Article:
author = "Zhanqing Zhao and Wei Qin and Zhaohai Bai and Lin Ma",
year = "2019",
month = "2",
day = "1",
doi = "10.1016/j.agwat.2018.09.002",
language = "English",
volume = "212",
pages = "262--272",
journal = "Agricultural Water Management",
issn = "0378-3774",
publisher = "Elsevier",

}

Agricultural nitrogen and phosphorus emissions to water and their mitigation options in the Haihe Basin, China. / Zhao, Zhanqing; Qin, Wei; Bai, Zhaohai; Ma, Lin.

In: Agricultural Water Management, Vol. 212, 01.02.2019, p. 262-272.

Research output: Contribution to journalArticleAcademicpeer-review

TY - JOUR

T1 - Agricultural nitrogen and phosphorus emissions to water and their mitigation options in the Haihe Basin, China

AU - Zhao, Zhanqing

AU - Qin, Wei

AU - Bai, Zhaohai

AU - Ma, Lin

PY - 2019/2/1

Y1 - 2019/2/1

N2 - Agricultural nitrogen (N) and phosphorus (P) emissions to water bodies remain largely unknown in China, mainly due to the lack of reliable data sources and quantification tools. In this study, we constructed a grid-based NUFER (NUtrient Flow in food chains, Environment and Resources use) model in order to quantify a high-resolution agricultural N and P emissions to water bodies in Haihe Basin in 2012, based on data collected from county-level statistics, farm interview, and spatial data of topography, climate, soil texture, and land use. We also explored the mitigation strategies in 2030 via scenario analysis. The results showed that total agricultural N emission to water bodies in Haihe Basin was 1079 Gg N in 2012, of which cropland contributed 54%; total agricultural P emission to water bodies was 208 Gg P, livestock contributed 78%. There were large spatial variations in agricultural N and P emissions. Overall, the plain areas accounted for around 80% of the total agricultural N and P emissions to water in 2012. The highest N and P emission intensities were 10 t N km−2 and 2 t P km−2, respectively. N and P emissions were significantly related to anthropogenic factors (such as the livestock density and cropland) in the plain areas; whereas in mountainous areas, both anthropogenic and natural factors (e.g., slope deviation and soil texture) significantly affected N and P emissions. Our scenario analysis suggests that agricultural N and P emissions can be reduced by up to 45% and 77%, respectively for N and P in 2030, via improved agricultural and environmental policies, technologies and managements. The prohibition of direct animal manure discharge to the water system seems to be the most effective measure to mitigate the emissions. Our study provided a high-resolution agricultural N and P emissions to the water bodies of Haihe Basin and identified the most effective options to reduce these emissions in highly intensified agricultural areas.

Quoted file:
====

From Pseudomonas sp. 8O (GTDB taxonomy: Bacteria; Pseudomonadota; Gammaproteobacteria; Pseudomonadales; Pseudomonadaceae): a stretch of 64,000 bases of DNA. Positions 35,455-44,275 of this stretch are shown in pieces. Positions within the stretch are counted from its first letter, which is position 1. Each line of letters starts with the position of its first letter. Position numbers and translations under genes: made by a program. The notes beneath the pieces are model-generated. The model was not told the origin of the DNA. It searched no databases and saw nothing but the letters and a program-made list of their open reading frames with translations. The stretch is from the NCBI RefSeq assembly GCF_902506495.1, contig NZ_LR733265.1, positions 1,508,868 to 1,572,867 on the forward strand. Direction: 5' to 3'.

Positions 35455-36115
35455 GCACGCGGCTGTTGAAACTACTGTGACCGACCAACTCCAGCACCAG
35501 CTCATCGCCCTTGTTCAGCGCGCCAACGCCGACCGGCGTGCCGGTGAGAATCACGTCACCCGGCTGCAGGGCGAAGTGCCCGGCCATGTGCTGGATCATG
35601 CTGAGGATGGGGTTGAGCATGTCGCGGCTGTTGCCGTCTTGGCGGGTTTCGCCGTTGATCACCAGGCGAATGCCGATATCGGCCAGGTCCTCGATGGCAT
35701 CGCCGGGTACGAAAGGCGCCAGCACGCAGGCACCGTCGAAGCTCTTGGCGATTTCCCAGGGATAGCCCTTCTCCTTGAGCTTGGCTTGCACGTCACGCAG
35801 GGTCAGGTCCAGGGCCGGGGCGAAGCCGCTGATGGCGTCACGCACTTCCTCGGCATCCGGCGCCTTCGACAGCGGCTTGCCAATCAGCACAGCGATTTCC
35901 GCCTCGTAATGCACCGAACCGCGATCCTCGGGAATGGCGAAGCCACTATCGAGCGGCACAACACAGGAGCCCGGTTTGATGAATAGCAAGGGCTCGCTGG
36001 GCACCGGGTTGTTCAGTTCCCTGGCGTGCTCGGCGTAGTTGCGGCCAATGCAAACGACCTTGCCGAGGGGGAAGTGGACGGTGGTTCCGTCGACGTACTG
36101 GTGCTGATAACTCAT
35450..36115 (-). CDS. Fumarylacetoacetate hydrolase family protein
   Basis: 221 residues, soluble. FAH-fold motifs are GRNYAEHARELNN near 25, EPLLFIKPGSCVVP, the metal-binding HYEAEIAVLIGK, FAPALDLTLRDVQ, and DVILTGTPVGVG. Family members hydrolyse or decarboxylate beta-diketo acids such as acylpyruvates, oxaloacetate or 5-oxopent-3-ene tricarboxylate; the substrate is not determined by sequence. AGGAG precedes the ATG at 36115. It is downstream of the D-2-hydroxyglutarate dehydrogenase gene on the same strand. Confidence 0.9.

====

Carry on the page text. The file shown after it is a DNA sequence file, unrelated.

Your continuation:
AB - Agricultural nitrogen (N) and phosphorus (P) emissions to water bodies remain largely unknown in China, mainly due to the lack of reliable data sources and quantification tools. In this study, we constructed a grid-based NUFER (NUtrient Flow in food chains, Environment and Resources use) model in order to quantify a high-resolution agricultural N and P emissions to water bodies in Haihe Basin in 2012, based on data collected from county-level statistics, farm interview, and spatial data of topography, climate, soil texture, and land use. We also explored the mitigation strategies in 2030 via scenario analysis. The results showed that total agricultural N emission to water bodies in Haihe Basin was 1079 Gg N in 2012, of which cropland contributed 54%; total agricultural P emission to water bodies was 208 Gg P, livestock contributed 78%. There were large spatial variations in agricultural N and P emissions. Overall, the plain areas accounted for around 80% of the total agricultural N and P emissions to water in 2012. The highest N and P emission intensities were 10 t N km−2 and 2 t P km−2, respectively. N and P emissions were significantly related to anthropogenic factors (such as the livestock density and cropland) in the plain areas; whereas in mountainous areas, both anthropogenic and natural factors (e.g., slope deviation and soil texture) significantly affected N and P emissions. Our scenario analysis suggests that agricultural N and P emissions can be reduced by up to 45% and 77%, respectively for N and P in 2030, via improved agricultural and environmental policies, technologies and managements. The prohibition of direct animal manure discharge to the water system seems to be the most effective measure to mitigate the emissions. Our study provided a high-resolution agricultural N and P emissions to the water bodies of Haihe Basin and identified the most effective options to reduce these emissions in highly intensified agricultural areas.

KW - Crop-livestock system

KW - Haihe Basin

KW - Nitrogen

KW - NUFER

KW - Phosphorus

KW - Water pollution

U2 - 10.1016/j.agwat.2018.09.002

DO - 10.1016/j.agwat.2018.09.002

M3 - Article

VL - 212

SP - 262

EP - 272

JO - Agricultural Water Management

JF - Agricultural Water Management

SN - 0378-3774

ER -